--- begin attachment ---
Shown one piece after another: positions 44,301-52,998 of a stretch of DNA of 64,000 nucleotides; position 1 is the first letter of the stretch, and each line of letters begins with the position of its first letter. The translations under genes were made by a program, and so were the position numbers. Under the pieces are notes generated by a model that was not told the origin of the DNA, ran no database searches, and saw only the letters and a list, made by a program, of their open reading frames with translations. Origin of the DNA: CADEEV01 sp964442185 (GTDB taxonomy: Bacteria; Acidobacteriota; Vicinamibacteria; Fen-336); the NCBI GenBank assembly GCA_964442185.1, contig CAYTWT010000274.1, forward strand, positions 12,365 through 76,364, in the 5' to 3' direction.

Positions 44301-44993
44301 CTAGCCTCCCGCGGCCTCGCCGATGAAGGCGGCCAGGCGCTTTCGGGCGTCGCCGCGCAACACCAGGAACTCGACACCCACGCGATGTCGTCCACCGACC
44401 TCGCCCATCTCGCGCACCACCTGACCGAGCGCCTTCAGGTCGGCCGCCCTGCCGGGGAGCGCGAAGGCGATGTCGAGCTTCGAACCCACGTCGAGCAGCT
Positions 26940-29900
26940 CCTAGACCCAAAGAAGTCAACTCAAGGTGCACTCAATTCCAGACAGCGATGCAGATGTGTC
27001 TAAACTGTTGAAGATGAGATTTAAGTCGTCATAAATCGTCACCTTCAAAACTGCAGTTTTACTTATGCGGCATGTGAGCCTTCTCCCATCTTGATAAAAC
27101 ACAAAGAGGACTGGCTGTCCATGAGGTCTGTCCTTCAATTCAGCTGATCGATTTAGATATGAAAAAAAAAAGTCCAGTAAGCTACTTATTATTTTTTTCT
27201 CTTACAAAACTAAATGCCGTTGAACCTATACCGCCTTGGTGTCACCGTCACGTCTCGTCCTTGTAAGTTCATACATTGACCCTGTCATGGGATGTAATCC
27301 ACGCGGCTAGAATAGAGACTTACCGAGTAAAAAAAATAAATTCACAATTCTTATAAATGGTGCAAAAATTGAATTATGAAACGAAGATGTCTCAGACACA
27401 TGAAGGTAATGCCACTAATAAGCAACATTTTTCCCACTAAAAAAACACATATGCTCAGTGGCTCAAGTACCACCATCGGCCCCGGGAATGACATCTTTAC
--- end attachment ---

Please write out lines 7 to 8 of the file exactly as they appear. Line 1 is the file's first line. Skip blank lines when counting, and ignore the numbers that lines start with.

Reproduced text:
27001 TAAACTGTTGAAGATGAGATTTAAGTCGTCATAAATCGTCACCTTCAAAACTGCAGTTTTACTTATGCGGCATGTGAGCCTTCTCCCATCTTGATAAAAC
27101 ACAAAGAGGACTGGCTGTCCATGAGGTCTGTCCTTCAATTCAGCTGATCGATTTAGATATGAAAAAAAAAAGTCCAGTAAGCTACTTATTATTTTTTTCT